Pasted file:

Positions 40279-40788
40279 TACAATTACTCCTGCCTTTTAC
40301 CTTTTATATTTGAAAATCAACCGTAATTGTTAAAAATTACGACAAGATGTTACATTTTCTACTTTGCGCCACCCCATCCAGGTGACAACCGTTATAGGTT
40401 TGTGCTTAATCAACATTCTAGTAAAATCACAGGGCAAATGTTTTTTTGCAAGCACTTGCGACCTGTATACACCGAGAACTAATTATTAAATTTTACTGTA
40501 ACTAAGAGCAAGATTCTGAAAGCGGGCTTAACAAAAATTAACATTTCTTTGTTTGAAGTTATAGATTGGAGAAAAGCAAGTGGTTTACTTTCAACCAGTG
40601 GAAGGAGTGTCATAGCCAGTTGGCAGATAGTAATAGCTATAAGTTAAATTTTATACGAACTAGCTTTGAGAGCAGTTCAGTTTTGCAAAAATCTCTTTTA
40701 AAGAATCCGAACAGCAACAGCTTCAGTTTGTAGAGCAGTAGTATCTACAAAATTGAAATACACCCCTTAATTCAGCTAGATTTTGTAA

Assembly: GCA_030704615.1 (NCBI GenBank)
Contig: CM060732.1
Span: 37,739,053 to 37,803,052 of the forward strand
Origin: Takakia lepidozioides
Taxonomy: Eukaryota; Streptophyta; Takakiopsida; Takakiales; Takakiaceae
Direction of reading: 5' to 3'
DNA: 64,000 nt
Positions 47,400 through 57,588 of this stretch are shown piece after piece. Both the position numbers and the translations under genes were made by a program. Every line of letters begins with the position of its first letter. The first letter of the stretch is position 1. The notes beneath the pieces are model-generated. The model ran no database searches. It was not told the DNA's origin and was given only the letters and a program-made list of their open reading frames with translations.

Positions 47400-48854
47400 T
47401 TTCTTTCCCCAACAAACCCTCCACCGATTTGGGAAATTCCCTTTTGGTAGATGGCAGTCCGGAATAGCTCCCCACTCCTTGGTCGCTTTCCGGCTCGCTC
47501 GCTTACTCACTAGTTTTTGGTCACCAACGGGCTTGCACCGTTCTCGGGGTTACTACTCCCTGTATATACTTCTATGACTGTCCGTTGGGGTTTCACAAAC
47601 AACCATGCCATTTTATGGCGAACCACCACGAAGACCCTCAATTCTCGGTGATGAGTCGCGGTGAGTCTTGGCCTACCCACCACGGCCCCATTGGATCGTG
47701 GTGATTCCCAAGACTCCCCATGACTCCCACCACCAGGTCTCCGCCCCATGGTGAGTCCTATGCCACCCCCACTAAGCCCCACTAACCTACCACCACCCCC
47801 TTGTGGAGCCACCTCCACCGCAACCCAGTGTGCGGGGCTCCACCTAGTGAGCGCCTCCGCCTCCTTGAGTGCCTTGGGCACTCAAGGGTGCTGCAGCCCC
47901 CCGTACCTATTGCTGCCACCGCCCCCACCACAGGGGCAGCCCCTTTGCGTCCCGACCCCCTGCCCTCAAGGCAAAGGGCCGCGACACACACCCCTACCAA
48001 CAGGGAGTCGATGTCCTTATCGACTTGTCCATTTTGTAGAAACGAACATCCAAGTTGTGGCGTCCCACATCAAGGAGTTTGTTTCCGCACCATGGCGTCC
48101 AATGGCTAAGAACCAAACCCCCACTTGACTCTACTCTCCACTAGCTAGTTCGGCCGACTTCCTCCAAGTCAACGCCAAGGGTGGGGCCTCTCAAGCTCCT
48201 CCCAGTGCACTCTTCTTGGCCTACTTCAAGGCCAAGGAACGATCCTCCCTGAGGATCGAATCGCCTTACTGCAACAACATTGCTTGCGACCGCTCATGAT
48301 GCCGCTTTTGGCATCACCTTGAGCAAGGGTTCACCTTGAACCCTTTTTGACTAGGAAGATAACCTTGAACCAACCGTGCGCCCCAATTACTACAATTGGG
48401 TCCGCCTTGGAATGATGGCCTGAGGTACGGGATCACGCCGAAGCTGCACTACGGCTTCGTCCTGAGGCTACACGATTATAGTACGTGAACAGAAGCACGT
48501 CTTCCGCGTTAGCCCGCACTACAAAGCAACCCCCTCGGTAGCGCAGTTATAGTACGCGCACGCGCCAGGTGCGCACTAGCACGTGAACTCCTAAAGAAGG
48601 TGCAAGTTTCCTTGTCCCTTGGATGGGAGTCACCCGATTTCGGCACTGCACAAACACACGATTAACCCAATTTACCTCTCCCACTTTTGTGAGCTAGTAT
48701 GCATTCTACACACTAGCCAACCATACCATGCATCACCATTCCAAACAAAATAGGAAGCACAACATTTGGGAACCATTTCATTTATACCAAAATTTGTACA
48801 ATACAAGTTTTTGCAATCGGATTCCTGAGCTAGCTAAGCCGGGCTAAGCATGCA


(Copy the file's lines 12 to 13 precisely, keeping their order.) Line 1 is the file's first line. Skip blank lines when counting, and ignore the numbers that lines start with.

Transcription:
Taxonomy: Eukaryota; Streptophyta; Takakiopsida; Takakiales; Takakiaceae
Direction of reading: 5' to 3'